Advanced-Technology Radiation Therapy for Bone Sarcomas

Samir Patel, MD; Thomas F. DeLaney, MD


Cancer Control. 2008;15(1):21-37. 

In This Article

Cost of Proton Radiation Therapy

Although proton therapy clearly is capable of providing superior dose distributions compared to photon therapy, the treatment comes at a greater financial cost. Many of the current-generation, hospital-based facilities are expected to cost approximately $100 million US.[95] The issue of cost effectiveness for proton treatment is starting to be explored and is likely to receive more attention in the near future as the clinical outcomes of proton therapy trials become available. Before attempting to determine if clinical gains justify increased cost, it is important to be aware of the relative cost of proton therapy compared to the cost of photons. This is not determined easily and is likely is to change with time but has been estimated.[96]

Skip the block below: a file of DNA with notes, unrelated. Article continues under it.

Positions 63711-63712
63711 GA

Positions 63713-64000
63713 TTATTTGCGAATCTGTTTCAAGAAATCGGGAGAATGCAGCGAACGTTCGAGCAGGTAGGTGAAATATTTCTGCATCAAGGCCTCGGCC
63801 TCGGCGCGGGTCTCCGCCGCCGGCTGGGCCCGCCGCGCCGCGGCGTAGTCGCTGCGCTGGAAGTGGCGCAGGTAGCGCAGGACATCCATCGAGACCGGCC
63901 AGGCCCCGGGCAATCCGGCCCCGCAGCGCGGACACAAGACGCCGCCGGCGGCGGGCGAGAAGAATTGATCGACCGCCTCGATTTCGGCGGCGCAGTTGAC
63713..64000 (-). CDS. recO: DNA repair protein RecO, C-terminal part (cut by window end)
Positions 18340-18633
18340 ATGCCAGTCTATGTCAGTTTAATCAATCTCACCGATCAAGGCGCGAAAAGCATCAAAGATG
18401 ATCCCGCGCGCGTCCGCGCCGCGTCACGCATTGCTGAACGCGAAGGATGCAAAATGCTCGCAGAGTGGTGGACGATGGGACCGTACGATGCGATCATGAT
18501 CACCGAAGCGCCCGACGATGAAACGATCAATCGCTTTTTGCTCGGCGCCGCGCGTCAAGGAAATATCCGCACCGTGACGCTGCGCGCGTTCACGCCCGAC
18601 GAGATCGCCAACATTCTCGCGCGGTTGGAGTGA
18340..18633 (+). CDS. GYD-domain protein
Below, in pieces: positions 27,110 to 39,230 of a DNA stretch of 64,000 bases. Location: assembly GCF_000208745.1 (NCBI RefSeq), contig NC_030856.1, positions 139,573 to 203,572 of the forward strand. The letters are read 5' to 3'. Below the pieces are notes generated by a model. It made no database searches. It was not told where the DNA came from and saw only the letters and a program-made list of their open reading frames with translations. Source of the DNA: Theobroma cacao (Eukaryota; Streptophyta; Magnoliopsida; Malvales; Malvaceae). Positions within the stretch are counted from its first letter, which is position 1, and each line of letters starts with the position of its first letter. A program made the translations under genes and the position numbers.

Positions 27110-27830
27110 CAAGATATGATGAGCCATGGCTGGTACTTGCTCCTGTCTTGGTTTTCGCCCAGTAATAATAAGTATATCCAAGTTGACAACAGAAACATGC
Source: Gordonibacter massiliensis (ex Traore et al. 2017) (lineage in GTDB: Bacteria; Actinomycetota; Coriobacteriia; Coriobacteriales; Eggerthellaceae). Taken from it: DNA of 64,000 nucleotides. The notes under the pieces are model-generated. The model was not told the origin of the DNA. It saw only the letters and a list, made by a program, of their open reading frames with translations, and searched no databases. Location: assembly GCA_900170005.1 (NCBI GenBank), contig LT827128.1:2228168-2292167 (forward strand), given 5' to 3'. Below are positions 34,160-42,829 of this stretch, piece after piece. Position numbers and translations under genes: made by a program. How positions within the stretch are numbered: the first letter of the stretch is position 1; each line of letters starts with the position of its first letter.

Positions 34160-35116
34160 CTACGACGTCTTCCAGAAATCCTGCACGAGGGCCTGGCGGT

Goitein et al[96] performed a detailed study comparing the cost for a single treatment with the most technologically advanced forms of proton and photon treatment available, IMPT and IMRT. The authors' 2003 estimate was that the cost of proton treatment was a factor of 2.4 times higher than photon treatment, but a decrease in this disparity was projected to occur with time. Capital expenditure (construction costs) and operating expenditure were considered separately. Construction costs were the dominant factor responsible for the cost difference. It was anticipated that, as more proton facilities are built,construction costs would decrease due to competition, re-engineering, and recovery of costs. A 25% decrease was expected for protons but not for photon therapy due to the fact that this technology is more mature. In terms of operating costs, a decrease was also projected for the cost for protons as more experience is gained in machine maintenance and treatment delivery becomes more efficient. Together, these improvements would bring the ratio of proton to photon cost down to 2.1. With additional improvements,the authors estimated that the cost ratio could drop to as low as 1.7. If capital expenditure were to be provided by the state or philanthropic means, this ratio could decrease even further to a ratio of 1.3 or less. There has also been interest recently in smaller,"single-room"proton treatment facilities; these may be less expensive but as these have not been built yet, the actual cost associated with these facilities remains to be determined.